place the IC holders into about the middle of the board you are going to need space either side of them.
As a side note soldering is why I use IC holders, its very easy to over heat and damage an IC when soldering it directly to the board where as it is almost impossible to damage it by soldering in a holder first.
next wrap the power cable through holes in the circuit board. if you board doesn't have holes it is a good idea to drill your own as this prevents any battery movements from destroying your solder joints. (image 1 and 2)
once those are in place fold the legs down on the IC holders to hold them in place and similarly put a kink in the power leads
all the on board components for this build are connected into pins 5 and 8 (the first and last pins of the right hand side) (image 3)
to connect all components into pin 5 bend the leg of the 220µF back towards pin 5, when soldering solder this to each pad it crosses (image 4)
Step 9: SOLDER!!!
the most important part of this step is colour coding your wiring.
I used yellow and white wires for the left hand side amp and blue for the right hand side.
soldering is best done in stages:
Start with the RCA plate and solder both signal and ground wires in.(image 1)
Then solder up the single switches (image 2-3).
Next solder up the output switches (the 2 pole 2 throw) leaving the RCA plugs un-soldered
to solder these up also solder the out put 3.5mm jack (image 4-5) and the speakers(image 6)
Wire up the input, which involves the potentiometer and the input 3.5mm audio jack (image 7)
once all these are soldered as per the circuit diagram CHECK COLOUR CODING!!!!! this is the most important part of this step make 100% sure that all colour codes are correct and that you have not changed the colour on any switch or component.
Place each component in its spot and trim the wires to length.
Once again being careful with your colour code, solder the wires and components into the circuit board (image 8)
once all wires and components are in, find a few legs cut off components and use them to create wire bridges for connecting pin 6 to power, and pins 2 and 4 to ground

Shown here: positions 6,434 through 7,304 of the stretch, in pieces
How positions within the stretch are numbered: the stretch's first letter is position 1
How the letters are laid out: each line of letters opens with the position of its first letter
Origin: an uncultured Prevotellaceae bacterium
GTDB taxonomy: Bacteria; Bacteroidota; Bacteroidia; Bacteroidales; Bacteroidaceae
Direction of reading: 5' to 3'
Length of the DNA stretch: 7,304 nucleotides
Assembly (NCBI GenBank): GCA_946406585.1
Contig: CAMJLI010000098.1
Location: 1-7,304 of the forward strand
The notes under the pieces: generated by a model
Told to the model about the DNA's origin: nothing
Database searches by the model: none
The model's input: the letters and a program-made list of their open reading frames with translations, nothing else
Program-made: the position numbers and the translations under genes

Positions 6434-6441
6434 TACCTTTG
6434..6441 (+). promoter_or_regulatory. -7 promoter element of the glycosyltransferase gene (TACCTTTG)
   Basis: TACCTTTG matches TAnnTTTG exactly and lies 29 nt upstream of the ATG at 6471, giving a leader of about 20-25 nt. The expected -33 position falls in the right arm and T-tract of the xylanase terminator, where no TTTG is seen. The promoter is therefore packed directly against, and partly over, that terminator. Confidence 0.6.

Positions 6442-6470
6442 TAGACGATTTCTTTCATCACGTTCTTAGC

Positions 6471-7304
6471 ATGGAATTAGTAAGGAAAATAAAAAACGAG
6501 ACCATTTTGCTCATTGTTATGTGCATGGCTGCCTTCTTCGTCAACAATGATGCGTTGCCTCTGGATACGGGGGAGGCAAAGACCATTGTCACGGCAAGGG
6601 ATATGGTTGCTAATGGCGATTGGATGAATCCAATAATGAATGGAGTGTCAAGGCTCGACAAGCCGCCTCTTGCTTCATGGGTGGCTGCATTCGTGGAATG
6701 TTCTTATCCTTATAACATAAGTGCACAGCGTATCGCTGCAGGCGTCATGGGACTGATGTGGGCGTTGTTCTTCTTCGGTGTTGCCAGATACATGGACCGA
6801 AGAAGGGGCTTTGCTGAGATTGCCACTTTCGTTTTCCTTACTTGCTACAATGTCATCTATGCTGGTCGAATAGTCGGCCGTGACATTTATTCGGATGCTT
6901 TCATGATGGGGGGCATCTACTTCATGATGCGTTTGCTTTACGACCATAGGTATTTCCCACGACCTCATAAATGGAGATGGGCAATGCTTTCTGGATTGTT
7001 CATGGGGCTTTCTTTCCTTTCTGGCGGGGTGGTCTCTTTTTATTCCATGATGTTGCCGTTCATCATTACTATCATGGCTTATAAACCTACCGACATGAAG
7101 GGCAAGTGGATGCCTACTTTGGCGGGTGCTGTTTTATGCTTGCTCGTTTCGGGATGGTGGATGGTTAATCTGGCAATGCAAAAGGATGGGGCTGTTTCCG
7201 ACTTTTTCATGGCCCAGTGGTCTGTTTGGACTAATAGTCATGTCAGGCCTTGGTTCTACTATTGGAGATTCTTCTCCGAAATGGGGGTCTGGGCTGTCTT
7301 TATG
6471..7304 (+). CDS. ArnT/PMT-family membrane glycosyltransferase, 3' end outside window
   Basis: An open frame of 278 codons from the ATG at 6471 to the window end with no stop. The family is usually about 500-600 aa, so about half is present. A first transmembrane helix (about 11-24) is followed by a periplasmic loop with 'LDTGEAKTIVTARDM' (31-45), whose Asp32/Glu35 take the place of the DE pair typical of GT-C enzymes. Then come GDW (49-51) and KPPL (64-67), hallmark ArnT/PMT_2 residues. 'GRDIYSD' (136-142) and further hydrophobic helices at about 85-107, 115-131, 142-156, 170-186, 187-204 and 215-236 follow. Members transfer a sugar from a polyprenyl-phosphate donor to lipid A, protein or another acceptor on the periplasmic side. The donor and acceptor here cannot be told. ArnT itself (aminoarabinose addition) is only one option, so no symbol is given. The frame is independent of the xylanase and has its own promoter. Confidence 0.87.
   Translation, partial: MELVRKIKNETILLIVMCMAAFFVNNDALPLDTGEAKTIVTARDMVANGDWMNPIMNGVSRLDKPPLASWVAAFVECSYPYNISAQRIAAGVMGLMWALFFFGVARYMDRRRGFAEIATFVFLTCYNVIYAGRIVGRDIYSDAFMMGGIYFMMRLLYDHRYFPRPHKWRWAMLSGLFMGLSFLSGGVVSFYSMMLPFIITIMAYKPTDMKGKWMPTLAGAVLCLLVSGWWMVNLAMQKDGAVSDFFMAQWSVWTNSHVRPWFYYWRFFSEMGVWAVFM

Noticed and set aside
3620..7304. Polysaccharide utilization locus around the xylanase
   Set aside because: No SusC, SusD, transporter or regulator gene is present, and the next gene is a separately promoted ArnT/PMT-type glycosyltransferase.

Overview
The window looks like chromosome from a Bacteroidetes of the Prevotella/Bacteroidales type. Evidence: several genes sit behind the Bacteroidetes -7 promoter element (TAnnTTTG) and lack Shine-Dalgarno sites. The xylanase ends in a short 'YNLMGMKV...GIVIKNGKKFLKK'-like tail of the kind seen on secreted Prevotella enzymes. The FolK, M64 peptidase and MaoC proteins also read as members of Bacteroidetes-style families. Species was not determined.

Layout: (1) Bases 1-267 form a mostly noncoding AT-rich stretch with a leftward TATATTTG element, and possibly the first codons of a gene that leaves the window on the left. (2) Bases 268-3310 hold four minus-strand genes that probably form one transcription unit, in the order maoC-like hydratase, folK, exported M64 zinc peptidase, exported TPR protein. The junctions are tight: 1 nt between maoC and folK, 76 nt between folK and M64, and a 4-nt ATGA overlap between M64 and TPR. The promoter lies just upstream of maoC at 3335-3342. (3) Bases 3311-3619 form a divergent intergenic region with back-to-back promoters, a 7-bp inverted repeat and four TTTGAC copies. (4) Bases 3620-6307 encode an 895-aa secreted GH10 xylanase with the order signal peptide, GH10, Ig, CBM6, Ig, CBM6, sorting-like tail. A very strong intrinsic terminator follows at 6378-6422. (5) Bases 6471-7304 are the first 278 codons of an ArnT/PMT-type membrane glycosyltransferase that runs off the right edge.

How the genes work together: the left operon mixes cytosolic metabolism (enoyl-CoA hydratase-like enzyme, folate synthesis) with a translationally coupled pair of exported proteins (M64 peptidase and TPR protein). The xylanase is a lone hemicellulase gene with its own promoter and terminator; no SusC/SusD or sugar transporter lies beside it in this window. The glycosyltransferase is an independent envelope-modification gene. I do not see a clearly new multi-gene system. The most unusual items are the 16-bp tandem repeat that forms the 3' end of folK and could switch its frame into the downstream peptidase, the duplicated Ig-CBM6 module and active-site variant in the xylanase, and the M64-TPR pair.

Step 10: Test!
This step is quite important.
Despite not having the RCA soldered in the Amp should now work.
So plug the LM386's into place, add a battery and a music source
hopefully it now plays music! if not go back and check the circuit diagram, trace each signals path and try to find the fault
once it is working
double check that the switch positions line up with with your face plate, if not, you have two options re-do your faceplate or re-wire the switches, either way will work its purely an aesthetic choice.
Step 11: Final Solder Joints
Once the circuit is working and the switches have been checked it is time to solder in the rear RCA plugs.
To do this place the wires through the holes in the box and solder into their correct positions (image 1)
Step 12: The Final Pack
the Amp is now fully electrically operational all that is left is to secure it into the box.
pack the front panel components as before (botttom to top, right to left this time) applying hot glue as you go to hold them all in place
glue the speakers into place the add the battery and finally the circuit board.
Step 13: Operation and Notes
the amp if now finished!!!
Time to enjoy the music!
just to reiterate a few notes from the design step
the bass boost feature works by reducing the amplification of the higher frequency (the singing, instruments and such) and as such a signal without a lot of bass played with the bass boost just sounds softer then the standard gain setting, this could foreseeably be fixed by using both 200 gain setting and bass boost at the same time,
the max gain setting can play havoc with cheap, small travel speakers (such as the ones i put into my amp) but works really well on larger better quality speakers
Third Prize in the
Pocket Sized Electronics
Finalist in the
Second Prize in the
Battery Powered Contest
Second Prize in the
DIY Soundhack Contest
Participated in the
Epilog Challenge V